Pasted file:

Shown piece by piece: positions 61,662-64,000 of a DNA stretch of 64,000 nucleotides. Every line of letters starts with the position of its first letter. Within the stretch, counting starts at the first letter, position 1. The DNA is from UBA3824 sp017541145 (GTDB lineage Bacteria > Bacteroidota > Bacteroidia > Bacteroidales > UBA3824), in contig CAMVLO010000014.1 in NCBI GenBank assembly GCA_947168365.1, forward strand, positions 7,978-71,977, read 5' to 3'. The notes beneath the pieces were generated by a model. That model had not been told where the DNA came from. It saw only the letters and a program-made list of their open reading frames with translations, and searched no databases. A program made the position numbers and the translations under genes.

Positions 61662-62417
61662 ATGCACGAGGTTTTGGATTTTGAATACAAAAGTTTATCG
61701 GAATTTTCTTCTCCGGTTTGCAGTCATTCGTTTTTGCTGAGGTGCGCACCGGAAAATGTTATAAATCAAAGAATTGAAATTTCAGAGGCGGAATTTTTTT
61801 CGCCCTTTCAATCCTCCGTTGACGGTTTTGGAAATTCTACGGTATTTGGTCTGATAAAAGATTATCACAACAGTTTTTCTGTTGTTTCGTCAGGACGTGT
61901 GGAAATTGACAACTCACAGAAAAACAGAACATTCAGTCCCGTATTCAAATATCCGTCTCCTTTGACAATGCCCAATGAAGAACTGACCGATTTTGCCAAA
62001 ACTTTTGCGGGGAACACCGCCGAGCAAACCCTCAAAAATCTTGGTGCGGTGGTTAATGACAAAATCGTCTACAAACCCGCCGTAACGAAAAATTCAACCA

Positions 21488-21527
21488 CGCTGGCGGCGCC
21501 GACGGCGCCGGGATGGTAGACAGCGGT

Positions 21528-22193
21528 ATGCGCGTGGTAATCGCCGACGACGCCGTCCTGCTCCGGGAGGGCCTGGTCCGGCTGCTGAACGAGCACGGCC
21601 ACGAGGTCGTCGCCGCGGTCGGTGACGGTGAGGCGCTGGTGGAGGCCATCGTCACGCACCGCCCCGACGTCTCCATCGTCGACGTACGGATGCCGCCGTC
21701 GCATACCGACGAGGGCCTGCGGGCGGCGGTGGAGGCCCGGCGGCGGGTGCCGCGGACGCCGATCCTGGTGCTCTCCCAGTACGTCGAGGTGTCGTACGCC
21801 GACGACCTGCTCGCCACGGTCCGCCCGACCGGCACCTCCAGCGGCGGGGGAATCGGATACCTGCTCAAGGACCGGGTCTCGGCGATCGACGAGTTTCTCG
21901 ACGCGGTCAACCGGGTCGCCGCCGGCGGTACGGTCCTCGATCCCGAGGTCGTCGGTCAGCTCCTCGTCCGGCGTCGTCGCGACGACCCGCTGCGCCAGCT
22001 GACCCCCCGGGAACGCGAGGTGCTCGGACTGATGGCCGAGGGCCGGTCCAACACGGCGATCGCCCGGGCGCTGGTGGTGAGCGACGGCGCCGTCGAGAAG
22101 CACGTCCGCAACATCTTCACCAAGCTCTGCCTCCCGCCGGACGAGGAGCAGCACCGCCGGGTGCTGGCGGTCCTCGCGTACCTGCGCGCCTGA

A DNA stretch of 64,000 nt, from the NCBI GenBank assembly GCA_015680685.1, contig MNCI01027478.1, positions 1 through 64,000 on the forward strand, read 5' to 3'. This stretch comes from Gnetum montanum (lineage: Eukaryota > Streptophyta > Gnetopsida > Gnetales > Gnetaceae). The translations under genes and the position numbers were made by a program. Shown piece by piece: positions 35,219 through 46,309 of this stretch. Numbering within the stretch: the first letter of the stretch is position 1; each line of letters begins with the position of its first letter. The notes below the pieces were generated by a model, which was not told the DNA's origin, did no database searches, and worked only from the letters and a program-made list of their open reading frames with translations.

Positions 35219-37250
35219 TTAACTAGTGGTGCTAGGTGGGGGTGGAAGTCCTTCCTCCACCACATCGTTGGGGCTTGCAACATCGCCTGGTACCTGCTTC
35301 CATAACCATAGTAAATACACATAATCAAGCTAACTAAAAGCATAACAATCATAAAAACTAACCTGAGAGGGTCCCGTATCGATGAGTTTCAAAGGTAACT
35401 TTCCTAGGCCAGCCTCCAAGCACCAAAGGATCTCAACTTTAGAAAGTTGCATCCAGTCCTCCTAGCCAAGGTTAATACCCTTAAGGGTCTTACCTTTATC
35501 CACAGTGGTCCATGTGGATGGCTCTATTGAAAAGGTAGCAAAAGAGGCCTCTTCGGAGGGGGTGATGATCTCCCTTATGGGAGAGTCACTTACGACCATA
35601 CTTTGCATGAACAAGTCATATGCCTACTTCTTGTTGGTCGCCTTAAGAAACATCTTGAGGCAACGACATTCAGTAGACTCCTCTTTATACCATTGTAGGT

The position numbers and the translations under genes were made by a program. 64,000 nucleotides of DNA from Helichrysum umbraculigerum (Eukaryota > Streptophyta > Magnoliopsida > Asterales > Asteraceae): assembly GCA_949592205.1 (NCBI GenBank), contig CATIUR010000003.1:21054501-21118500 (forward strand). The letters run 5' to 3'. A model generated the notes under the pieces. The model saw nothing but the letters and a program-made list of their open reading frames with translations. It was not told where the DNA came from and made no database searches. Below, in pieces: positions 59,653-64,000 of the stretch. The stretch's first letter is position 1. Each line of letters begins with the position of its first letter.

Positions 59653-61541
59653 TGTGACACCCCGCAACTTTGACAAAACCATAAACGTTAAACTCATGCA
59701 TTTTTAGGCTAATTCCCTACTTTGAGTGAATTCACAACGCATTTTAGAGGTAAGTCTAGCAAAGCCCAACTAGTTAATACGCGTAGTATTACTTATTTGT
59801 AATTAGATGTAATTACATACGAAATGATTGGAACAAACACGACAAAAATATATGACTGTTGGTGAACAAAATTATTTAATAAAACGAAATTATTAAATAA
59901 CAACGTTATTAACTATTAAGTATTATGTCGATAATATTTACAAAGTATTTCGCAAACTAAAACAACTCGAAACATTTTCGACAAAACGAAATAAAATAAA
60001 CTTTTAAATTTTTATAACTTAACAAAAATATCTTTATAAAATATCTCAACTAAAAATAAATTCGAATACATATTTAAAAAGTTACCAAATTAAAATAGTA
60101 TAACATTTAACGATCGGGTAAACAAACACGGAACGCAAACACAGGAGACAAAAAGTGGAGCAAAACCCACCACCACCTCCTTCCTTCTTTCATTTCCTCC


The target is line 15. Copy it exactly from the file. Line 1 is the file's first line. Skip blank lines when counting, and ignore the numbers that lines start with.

21801 GACGACCTGCTCGCCACGGTCCGCCCGACCGGCACCTCCAGCGGCGGGGGAATCGGATACCTGCTCAAGGACCGGGTCTCGGCGATCGACGAGTTTCTCG